The flat-mount Rival hydraulic disc brake calipers feel exactly the same as their more expensive Red and Force cousins.
The 160mm SRAM Paceline rotors work brilliantly with the Rival calipers, keeping you in control in all riding scenarios.
Overall weight of the Rival hydraulic brake calipers are similar to the Force versions, although the Paceline rotors are a little heavier.
Hydraulic disc brakes on road bikes have seen rapid development when it comes to functionality and aesthetic quality.
So that’s everything you need to know about the new SRAM Rival eTap AXS 12-speed groupset. In summary SRAM have been able to put together a much more affordable groupset that will either make it more obtainable to those buying separate components (remember that versatile interchangeability between their other electronic groupsets) or, perhaps more significantly we’ll see it feature more and more on complete road bikes, allowing all of the major bike brands to spec a wireless electronic groupset onto road bikes that sit at a more realistic, more accessible price point which, frankly is great news!
The SRAM Rival eTAp AXS 12-Speed wireless groupset will be spec’d on a lot of road bikes from all the major brands thanks to its affordability and flawless operation.
We shot the new SRAM Rival eTap AXS groupset on a very cool looking Cannondale SuperSix EVO Disc; this race-proven carbon fibre all-rounder featuring a fully integrated cockpit and aerodynamic truncated frame-tube-profiling is a modern classic that benefits from a rich racing heritage within professional cycling. We’ve previously looked at the SuperSix EVO in more detail as part of our ‘Fast Bike Friday’ features. You can read more about the Cannondale SuperSix EVO Hi-Mod Disc Red eTap AXS here, the Cannondale SuperSix Evo Disc 105 here and the Cannondale SuperSix Evo Hi-Mod Disc Ultegra here. We’ve also included some more shots of the Cannondale SuperSix EVO Disc Rival AXS below…
The SuperSix EVO road bike boast a rich racing heritage which has informed every element of its design.
Those dropped seatstays add a noticeable amount of compliance and comfort to the SuperSix EVO.
There’s plenty of clearance between the frame and tyre allowing you to run up to 32mm wide road tyres.
It’s a small detail, but Cannondale have recently updated their head badge design.
The fully integrated components stow the bikes hydraulic cables through the stem and down in the frame and fork.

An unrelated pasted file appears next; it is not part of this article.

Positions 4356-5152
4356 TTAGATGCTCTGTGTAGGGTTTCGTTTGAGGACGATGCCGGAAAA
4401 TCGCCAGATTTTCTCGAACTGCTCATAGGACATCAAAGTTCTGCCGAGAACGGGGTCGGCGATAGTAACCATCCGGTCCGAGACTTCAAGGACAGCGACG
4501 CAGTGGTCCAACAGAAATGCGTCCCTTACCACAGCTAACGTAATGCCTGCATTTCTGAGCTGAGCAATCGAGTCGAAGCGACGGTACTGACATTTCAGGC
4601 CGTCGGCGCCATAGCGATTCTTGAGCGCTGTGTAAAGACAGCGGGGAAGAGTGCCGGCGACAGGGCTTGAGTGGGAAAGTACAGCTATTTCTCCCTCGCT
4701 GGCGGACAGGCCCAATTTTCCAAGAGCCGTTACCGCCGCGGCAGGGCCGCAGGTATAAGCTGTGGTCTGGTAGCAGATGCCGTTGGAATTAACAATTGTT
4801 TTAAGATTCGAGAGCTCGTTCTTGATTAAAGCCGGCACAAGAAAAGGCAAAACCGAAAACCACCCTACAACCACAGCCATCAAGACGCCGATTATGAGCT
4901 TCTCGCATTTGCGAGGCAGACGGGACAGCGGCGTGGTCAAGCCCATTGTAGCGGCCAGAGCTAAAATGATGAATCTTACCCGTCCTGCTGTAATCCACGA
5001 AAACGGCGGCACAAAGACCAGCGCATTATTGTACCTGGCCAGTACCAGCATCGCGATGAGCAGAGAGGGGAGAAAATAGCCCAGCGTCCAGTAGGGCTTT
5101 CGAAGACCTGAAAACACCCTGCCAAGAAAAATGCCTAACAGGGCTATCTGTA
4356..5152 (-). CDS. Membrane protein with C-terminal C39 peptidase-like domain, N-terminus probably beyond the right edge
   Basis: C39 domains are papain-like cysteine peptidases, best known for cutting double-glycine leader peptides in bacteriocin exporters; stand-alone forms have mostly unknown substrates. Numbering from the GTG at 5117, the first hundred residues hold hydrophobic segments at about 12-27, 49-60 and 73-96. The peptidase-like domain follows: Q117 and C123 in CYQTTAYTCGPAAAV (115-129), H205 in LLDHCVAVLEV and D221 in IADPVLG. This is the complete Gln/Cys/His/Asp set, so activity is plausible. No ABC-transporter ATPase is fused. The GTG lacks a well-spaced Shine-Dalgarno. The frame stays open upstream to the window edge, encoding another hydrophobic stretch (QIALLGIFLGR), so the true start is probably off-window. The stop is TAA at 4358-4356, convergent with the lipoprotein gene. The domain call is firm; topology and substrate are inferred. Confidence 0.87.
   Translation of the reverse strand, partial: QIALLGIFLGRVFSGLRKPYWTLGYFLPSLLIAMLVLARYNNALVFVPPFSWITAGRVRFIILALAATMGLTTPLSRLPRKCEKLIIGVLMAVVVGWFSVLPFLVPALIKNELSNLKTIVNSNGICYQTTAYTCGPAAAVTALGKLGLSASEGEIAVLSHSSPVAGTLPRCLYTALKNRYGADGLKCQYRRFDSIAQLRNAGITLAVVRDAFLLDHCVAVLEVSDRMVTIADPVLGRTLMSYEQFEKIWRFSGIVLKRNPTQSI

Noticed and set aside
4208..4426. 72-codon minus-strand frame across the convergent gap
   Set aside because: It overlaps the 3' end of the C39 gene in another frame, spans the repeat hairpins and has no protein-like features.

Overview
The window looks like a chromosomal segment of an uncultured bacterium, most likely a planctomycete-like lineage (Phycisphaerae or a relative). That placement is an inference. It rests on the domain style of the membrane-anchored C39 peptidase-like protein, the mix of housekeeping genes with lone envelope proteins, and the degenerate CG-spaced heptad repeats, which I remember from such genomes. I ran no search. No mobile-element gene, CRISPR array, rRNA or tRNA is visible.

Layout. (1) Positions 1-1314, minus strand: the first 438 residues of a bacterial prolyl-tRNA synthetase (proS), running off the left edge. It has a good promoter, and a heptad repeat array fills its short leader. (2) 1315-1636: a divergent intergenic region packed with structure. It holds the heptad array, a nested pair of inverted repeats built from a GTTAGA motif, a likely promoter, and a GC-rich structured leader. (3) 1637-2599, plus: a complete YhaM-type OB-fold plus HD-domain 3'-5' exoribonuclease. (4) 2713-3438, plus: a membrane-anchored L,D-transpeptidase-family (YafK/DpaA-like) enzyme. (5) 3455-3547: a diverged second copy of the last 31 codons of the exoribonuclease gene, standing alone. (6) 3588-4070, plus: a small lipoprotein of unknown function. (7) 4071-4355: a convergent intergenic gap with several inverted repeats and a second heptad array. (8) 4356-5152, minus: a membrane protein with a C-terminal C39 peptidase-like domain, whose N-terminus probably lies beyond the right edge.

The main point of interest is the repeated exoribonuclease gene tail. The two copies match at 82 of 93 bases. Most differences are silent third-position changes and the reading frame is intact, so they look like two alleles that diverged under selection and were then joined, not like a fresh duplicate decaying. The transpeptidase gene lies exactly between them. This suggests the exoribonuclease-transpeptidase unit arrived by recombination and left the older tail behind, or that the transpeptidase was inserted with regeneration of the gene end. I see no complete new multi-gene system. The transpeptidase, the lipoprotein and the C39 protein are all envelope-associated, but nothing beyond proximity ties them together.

A HollowGram KNOT stem and aerodynamic HollowGram SAVE System handle bars blend seamlessly into the headset and frame.
The Cannondale SuperSix EVO’s cockpit looks clean and clutter-free.
The SuperSix EVO Disc Rival AXS comes spec’d with fast-rolling DT Swiss R470 DB 28H wheels.
These Vittoria Rubino Graphene 2.0 tyres offer a surprising amount of grip but remain fast enough to race on.
We love the styling of the SuperSix EVO Disc Rival AXS which looks classic and understated despite it’s hi-tech specification.
- Frame: SuperSix EVO Carbon, integrated cable routing w/ Switchplate, 12×142 Speed Release thru-axle, SAVE, PF30a, flat mount disc, integrated seat binder
- Fork: SuperSix EVO Carbon, SAVE, integrated crown race, 12x100mm Speed Release thru-axle, flat mount disc, internal routing, 1-1/8″ to 1-1/4″ steerer and 55mm offset (44-54cm), 1-1/8″ to 1-3/8” steerer and 45mm offset (56-62cm)
- Headset: Integrated, 1-1/8″ – 1-1/4″ (44-54cm), 1-1/8″ – 1-3/8″ (56-62cm)
- Shifters: SRAM Rival eTap AXS HRD 12-Speed
- Rear Derailleur: SRAM Rival eTap AXS 12-Speed
- Front Derailleur: SRAM Rival eTap AXS, braze-on
- Cassette : SRAM Rival XG-1250, 10-36T 12-speed
- Chainset: SRAM Rival DUB X-Range, 48/35T
- Chain: SRAM Rival 12-speed
- Brakes: SRAM Rival eTap Hydraulic Disc
- Rotors: 160/160mm Paceline Rotors
- Wheels: DT Swiss R470 DB, 28h
- Tyres: Vittoria Rubino Pro Bright Black, 700 x 25c
- Stem: HollowGram KNØT, Alloy w/ cable cover, -6°
- Handlebar: HollowGram SAVE SystemBar, Carbon, 8 deg. pitch adjust
- Bar Tape: Cannondale Bar Tape, 3.5mm
- Seat Post: HollowGram 27 SL KNØT, Carbon, 2 bolt clamp, 330mm, 0mm offset (44-48cm), 15mm offset (51-62cm)
- Saddle: Fizik Aliante Delta, S-alloy rails
Written by Johnny Dodgin
Photos by James Vincent